I was browsing LAJazz.com earlier today to see who was playing in LA tonight. I came across a jazz club I hadn't heard of before called Industry Cafe & Jazz which is on Washington Blvd in Culver City a little bit east of the Jazz Bakery. The description said they had jazz music, Ethiopian food, and no cover. I decided to check it out.
The band this evening was called M.v.A. Quartet. I'm not sure what it stands for. They were a pretty good jazz quartet consisting of drums, bass, guitar, and keyboards. They pretty much stuck to standards you'd find in the Real Book. My only complaint was that the keyboardist was playing a keyboard and not a real piano. I think the music would have sounded much better with a real piano. Also, the keyboardist and guitarist were playing pretty loud, especially for a small room. This, of course, led to the drummer and bass player playing loud as well. When two guest singers sat in, they were each drowned out by the band. I wish bands like this would just go completely acoustic and listen to each other more.
The food was pretty good too. We first ordered a vegetarian plate and a non-vegetarian plate, but then our server relayed a message from the chef saying that we ordered way too much food. He said he would cut both plates in half and serve it to us on smaller plates. He was right. We had plenty of food even with the smaller portions. After dinner, we shared a yummy Tiramisu.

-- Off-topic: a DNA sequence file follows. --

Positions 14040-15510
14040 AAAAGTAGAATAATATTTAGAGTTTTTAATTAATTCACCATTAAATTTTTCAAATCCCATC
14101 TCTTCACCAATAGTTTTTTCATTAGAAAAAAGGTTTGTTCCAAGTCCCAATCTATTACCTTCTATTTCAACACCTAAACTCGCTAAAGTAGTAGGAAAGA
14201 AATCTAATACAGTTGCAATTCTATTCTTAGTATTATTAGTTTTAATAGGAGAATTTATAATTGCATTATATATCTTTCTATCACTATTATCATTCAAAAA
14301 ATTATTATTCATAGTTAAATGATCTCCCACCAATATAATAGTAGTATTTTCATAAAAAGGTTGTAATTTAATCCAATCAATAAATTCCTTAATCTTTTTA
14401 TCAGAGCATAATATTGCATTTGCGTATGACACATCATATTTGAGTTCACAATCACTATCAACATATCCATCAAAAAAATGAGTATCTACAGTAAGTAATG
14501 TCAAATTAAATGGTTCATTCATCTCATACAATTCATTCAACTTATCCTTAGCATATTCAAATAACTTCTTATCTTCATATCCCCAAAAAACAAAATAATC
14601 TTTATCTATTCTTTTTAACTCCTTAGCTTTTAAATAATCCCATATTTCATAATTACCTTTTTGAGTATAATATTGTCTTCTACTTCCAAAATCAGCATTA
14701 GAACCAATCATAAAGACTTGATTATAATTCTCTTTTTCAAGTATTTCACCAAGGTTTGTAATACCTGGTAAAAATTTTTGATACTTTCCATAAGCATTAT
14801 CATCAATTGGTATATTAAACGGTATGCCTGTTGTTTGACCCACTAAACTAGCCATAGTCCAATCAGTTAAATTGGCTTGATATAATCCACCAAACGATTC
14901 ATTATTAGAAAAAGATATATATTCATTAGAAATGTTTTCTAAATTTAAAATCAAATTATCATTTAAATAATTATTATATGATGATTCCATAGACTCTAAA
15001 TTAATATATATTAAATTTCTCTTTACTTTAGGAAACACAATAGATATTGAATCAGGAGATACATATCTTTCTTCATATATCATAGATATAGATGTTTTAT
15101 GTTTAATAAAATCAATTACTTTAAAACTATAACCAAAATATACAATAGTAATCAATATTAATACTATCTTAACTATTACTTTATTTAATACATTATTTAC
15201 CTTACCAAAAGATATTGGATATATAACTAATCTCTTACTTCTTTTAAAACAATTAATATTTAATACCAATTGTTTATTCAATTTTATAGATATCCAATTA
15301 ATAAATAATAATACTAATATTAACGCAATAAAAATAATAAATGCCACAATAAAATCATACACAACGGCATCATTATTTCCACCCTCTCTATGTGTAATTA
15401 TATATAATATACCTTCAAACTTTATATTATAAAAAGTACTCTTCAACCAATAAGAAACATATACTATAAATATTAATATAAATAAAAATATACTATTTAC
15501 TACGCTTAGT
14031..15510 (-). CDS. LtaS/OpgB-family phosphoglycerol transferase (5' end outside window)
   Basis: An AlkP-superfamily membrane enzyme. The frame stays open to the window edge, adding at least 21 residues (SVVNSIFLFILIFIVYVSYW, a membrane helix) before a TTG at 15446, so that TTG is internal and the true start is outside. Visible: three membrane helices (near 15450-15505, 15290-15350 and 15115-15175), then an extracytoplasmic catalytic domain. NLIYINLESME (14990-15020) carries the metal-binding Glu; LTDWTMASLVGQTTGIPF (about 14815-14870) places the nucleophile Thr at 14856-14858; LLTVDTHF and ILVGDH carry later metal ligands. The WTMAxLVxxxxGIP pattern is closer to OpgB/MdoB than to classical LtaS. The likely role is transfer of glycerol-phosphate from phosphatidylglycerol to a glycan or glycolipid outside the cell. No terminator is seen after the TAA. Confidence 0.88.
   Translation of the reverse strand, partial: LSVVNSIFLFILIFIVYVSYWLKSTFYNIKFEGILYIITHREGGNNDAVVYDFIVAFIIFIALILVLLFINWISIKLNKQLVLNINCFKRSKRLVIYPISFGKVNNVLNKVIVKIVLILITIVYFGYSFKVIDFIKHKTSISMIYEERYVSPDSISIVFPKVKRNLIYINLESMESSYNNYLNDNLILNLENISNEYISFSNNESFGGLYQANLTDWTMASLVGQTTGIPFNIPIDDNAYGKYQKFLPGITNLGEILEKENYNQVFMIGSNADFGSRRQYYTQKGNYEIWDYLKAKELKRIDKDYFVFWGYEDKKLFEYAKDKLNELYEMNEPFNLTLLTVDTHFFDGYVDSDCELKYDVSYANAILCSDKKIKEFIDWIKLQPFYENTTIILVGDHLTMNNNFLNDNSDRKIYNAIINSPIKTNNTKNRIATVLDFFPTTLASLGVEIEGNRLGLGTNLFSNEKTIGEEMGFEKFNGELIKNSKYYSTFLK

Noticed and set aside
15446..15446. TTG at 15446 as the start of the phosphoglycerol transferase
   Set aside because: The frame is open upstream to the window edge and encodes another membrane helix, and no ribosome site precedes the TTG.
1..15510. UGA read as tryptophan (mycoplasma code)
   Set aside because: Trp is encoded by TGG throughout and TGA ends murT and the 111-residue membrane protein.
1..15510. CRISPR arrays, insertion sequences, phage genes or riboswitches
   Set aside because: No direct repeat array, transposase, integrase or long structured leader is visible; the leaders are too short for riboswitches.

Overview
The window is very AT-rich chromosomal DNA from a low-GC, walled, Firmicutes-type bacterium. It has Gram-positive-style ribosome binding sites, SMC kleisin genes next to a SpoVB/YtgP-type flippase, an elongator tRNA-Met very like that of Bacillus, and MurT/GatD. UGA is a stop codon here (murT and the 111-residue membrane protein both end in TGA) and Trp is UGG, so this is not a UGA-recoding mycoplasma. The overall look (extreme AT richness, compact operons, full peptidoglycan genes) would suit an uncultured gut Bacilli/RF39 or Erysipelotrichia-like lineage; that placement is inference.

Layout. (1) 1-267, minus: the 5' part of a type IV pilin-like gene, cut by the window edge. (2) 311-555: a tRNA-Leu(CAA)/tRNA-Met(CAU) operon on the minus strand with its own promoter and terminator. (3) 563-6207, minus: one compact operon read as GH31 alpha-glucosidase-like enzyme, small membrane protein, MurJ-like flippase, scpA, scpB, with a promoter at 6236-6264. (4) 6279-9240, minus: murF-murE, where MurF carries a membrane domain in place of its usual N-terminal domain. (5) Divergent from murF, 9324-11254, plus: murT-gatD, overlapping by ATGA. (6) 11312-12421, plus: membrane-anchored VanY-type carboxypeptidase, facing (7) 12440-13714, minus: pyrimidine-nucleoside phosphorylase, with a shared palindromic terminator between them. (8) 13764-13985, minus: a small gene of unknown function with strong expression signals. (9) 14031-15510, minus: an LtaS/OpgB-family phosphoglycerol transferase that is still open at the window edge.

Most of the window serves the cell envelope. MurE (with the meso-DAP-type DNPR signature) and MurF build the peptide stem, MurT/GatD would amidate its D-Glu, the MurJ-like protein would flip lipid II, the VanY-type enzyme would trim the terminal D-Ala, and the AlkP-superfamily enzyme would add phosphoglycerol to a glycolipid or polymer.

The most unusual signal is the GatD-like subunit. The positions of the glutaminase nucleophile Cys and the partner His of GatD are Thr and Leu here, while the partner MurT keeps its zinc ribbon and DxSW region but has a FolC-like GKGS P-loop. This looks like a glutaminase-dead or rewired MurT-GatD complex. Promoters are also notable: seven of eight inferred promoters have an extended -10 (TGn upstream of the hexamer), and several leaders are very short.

I asked our server how long the place has been there. She said 6 months. She went on to tell me that they are fortunate that another Eritrean restaurant located down the street had recently closed which was good for their business. I had never heard of Eritrea before, so I asked her to repeat what she had said. I thought I was at an Ethiopian restaurant. "We're all from Eritrea" she said referring to the staff and most of the clientele. I apologized for my ignorance and asked her what Eritrea was. She explained that in the early 90's the people of Eritrea, a province in Ethiopia, won a civil war and gained independence and sovereignty. I felt lame for not knowing about the country of Eritrea, but then again, how many American's do? Eritrea and the rest of Ethiopia have similar cuisine it turns out, so what we ate is still considered Ethiopian food.
I really like this place, so I'll definitely be going back soon. On Wednesday nights, they have a jazz jam session, which is probably what I'll check out next. If the musicians are near my level, I may break out the sax after several years and bring it down there. I kind of miss playing. We'll see.
I didn't know about this country either, and I have a pretty good grasp of geography. Eritrea became a country in 1993, years after I studied where all the countries in the world are.
Eritrea got all of the coastline from Ethiopia. Bummer for Ethiopia... no ports.
I was searching about eritreans and thier way of life in the US that's why i came across your articl "Eritrean Food and Jazz" thanks for your article.
Sulle, you're very welcome. Thanks for visiting.
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